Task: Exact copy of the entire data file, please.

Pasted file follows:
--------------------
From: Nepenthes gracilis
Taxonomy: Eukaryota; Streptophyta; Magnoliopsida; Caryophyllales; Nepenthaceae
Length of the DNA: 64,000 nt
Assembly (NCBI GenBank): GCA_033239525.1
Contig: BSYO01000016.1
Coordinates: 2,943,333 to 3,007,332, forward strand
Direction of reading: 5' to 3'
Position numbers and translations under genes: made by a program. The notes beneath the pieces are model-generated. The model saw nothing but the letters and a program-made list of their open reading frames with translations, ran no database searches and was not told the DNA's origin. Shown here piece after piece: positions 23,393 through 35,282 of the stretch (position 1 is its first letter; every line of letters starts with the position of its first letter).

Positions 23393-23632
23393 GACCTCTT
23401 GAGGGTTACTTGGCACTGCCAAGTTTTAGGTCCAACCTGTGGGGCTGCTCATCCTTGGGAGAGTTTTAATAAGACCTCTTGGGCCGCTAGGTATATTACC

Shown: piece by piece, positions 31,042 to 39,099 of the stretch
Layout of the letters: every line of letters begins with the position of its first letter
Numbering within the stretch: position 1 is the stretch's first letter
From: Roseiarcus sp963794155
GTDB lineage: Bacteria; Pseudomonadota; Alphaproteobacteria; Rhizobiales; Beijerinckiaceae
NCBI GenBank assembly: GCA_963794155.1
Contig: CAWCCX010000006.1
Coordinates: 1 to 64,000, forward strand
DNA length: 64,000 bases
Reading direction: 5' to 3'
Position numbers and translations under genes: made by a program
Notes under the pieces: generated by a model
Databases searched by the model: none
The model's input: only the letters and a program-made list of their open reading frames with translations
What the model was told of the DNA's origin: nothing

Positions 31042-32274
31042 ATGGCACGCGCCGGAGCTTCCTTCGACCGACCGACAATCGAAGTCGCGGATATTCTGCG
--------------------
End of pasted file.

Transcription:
From: Nepenthes gracilis
Taxonomy: Eukaryota; Streptophyta; Magnoliopsida; Caryophyllales; Nepenthaceae
Length of the DNA: 64,000 nt
Assembly (NCBI GenBank): GCA_033239525.1
Contig: BSYO01000016.1
Coordinates: 2,943,333 to 3,007,332, forward strand
Direction of reading: 5' to 3'
Position numbers and translations under genes: made by a program. The notes beneath the pieces are model-generated. The model saw nothing but the letters and a program-made list of their open reading frames with translations, ran no database searches and was not told the DNA's origin. Shown here piece after piece: positions 23,393 through 35,282 of the stretch (position 1 is its first letter; every line of letters starts with the position of its first letter).

Positions 23393-23632
23393 GACCTCTT
23401 GAGGGTTACTTGGCACTGCCAAGTTTTAGGTCCAACCTGTGGGGCTGCTCATCCTTGGGAGAGTTTTAATAAGACCTCTTGGGCCGCTAGGTATATTACC

Shown: piece by piece, positions 31,042 to 39,099 of the stretch
Layout of the letters: every line of letters begins with the position of its first letter
Numbering within the stretch: position 1 is the stretch's first letter
From: Roseiarcus sp963794155
GTDB lineage: Bacteria; Pseudomonadota; Alphaproteobacteria; Rhizobiales; Beijerinckiaceae
NCBI GenBank assembly: GCA_963794155.1
Contig: CAWCCX010000006.1
Coordinates: 1 to 64,000, forward strand
DNA length: 64,000 bases
Reading direction: 5' to 3'
Position numbers and translations under genes: made by a program
Notes under the pieces: generated by a model
Databases searched by the model: none
The model's input: only the letters and a program-made list of their open reading frames with translations
What the model was told of the DNA's origin: nothing

Positions 31042-32274
31042 ATGGCACGCGCCGGAGCTTCCTTCGACCGACCGACAATCGAAGTCGCGGATATTCTGCG